Science fair spreads awareness about lake pollution

Among what was displayed were a model of a hydroelectric generator, an eco-friendly air-cooler, a mosquito trapper, a vehicle-mounted wind turbine and other interesting science models.

Shivany Dowlat, a 7th grader at GEAR Innovation International School, concluded the presentation of her project on miscible and immiscible liquids with a trick question.

“Do you keep our lakes clean?”

If the answer was yes, she would quickly point to the lake directly behind her, Soul Kere off Sarjapur Road, and rebut. Soul Kere looks cleaner than many of Bengaluru’s lakes, but it still had small trails of trash visible from where Dowlat was standing.

Pic: Kate Clark

“Look at the plastic,” she said. “People come in and throw it, why? There’s a dustbin right there… You don’t keep it clean, but you have to try. We have to educate people, we have to stop.”

“Prevention is better than curing,” she added.

The inaugural Soul Kere Science Faire on September 3, 2016, brought together students from 20 schools in the area, grades 1 to 12. Students presented their projects, as well as conducted live experiments throughout the day.

Rekha Raghunathan, a volunteer and organiser of the event, said the purpose of having Soul Kere as the backdrop was to introduce the kids to the lake and to educate them on the importance of protecting public spaces.

“Unless children have an understanding of these spaces and what it means to have these spaces they aren’t going to survive,” Raghunathan said. “It’s a better way of introducing to them to the space than saying ‘come let’s do a bird walk.’”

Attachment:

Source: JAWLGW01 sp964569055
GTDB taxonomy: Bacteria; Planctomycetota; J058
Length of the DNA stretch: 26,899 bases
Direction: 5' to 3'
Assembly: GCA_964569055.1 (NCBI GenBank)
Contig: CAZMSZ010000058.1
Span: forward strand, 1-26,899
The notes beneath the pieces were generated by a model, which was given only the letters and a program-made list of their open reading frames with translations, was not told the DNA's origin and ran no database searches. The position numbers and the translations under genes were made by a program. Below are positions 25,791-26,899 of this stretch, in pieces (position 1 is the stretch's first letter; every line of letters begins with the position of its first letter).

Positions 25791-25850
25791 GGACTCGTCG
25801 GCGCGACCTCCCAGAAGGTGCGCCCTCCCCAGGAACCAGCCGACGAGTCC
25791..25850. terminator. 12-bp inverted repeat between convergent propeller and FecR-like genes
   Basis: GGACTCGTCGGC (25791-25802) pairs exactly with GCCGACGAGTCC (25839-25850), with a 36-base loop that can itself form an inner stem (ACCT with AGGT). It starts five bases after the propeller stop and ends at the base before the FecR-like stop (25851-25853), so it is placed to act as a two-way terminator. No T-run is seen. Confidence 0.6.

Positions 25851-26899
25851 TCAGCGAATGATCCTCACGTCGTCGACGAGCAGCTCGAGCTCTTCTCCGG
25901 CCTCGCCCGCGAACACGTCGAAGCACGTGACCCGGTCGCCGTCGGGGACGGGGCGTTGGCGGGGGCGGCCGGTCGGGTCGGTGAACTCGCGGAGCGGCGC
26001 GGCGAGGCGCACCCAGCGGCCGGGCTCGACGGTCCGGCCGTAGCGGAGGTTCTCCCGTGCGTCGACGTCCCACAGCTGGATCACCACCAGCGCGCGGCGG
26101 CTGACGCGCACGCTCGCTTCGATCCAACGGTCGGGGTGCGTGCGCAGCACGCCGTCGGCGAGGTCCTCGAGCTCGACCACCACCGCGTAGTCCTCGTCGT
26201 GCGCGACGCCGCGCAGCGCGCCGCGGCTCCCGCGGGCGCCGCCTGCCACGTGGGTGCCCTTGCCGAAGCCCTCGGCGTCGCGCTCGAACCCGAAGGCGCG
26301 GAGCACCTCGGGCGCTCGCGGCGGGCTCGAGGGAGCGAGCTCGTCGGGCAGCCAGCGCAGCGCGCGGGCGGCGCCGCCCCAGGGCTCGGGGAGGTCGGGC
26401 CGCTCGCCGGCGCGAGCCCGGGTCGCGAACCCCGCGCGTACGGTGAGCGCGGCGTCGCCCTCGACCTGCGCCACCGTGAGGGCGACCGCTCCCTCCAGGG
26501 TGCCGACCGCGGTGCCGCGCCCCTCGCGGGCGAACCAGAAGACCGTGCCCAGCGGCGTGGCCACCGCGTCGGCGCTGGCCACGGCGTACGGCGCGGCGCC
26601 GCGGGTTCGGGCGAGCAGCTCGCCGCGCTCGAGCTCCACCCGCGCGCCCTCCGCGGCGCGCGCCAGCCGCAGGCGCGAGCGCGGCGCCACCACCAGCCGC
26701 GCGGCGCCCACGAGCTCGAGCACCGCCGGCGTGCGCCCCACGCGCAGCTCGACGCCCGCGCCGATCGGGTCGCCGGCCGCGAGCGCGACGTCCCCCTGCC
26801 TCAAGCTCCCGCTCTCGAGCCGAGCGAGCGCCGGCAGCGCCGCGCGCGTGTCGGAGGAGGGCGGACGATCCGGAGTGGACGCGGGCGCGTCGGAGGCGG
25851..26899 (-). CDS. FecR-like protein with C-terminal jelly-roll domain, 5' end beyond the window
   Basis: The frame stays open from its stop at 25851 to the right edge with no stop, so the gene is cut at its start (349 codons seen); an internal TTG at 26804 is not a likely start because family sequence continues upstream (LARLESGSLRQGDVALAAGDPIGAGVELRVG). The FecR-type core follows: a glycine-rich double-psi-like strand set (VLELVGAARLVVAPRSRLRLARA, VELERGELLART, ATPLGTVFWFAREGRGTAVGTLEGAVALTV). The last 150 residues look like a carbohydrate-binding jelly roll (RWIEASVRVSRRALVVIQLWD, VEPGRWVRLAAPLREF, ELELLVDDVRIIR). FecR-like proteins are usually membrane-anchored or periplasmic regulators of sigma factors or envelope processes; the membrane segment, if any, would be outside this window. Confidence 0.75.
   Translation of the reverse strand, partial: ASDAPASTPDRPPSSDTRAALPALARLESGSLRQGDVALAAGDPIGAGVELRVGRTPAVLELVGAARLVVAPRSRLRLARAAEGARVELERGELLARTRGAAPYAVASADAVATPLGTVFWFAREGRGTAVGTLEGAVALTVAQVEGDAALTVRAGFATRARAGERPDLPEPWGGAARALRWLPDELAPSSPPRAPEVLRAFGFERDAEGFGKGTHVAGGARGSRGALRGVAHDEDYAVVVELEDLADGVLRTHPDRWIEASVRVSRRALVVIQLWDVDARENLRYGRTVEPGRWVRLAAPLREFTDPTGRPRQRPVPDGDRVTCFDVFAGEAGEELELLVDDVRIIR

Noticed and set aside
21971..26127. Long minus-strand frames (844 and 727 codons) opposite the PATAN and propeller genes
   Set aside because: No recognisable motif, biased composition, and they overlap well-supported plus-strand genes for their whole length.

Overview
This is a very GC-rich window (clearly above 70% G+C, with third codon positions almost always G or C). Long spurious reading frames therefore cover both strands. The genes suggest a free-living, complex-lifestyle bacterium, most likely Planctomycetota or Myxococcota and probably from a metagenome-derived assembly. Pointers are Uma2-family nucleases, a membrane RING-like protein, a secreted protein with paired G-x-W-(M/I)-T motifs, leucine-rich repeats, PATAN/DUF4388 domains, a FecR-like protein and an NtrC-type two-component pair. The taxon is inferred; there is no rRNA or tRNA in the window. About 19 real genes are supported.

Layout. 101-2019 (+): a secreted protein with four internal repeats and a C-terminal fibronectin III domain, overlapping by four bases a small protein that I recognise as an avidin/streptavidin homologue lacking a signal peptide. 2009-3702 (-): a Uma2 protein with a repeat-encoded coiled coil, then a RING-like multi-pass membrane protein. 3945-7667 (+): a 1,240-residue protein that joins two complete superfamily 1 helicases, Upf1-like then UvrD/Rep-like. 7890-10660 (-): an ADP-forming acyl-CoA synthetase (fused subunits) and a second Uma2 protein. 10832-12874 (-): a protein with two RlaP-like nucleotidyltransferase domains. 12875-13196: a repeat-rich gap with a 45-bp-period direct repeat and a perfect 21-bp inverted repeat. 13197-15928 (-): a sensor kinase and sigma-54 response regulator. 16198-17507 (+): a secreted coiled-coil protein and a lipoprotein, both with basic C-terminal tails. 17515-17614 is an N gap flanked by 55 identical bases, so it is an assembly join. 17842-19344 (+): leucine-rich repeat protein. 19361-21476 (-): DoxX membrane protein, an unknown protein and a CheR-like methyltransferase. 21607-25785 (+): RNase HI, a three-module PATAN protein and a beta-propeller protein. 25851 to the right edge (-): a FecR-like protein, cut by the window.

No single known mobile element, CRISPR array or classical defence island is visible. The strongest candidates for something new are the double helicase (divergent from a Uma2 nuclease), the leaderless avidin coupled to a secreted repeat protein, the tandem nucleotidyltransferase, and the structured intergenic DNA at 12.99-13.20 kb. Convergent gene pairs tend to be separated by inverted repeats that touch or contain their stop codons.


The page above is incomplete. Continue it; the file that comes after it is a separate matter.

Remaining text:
Click on the slideshow for more pictures.

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Among the experiments were a model of a hydroelectric generator, an eco-friendly air-cooler, a mosquito trapper, a vehicle-mounted wind turbine, a wastewater treatment model and a project titled “farming through the internet.”

Bhargav Kulkarni, a 10th grader at Freedom International School, built a soil moisture sensor with a connected Wi-Fi chip. The sensor collects data in the form of volts and converts the volts to percentages, which are then sent to the Internet via the Wi-Fi chip.

An agriculturalist can then analyse the data and tell the farmer how best to treat their soil.

“Even if they want to analyse their soil they will have to go to a far off agricultural center; that may not be feasible,” Kulkarni explained of his project.

The winning schools were the Foundation School, Freedom International, Vibgyor High, Harlur  and NPS HSR.

Judges included Harini Nagendra, ecologist and professor of sustainability at Azim Premji University, Lakshmi Saripalli, astrophysicist at Raman Research Institute, K V Gururaja, scientist at Gubbi Labs and at Centre for Infrastructure, Helen Kennedy, head of the Department of Environmental Sciences at Mount Carmel College and Surendra Kulkarni, research director and Site Head for SABIC Technology Center.

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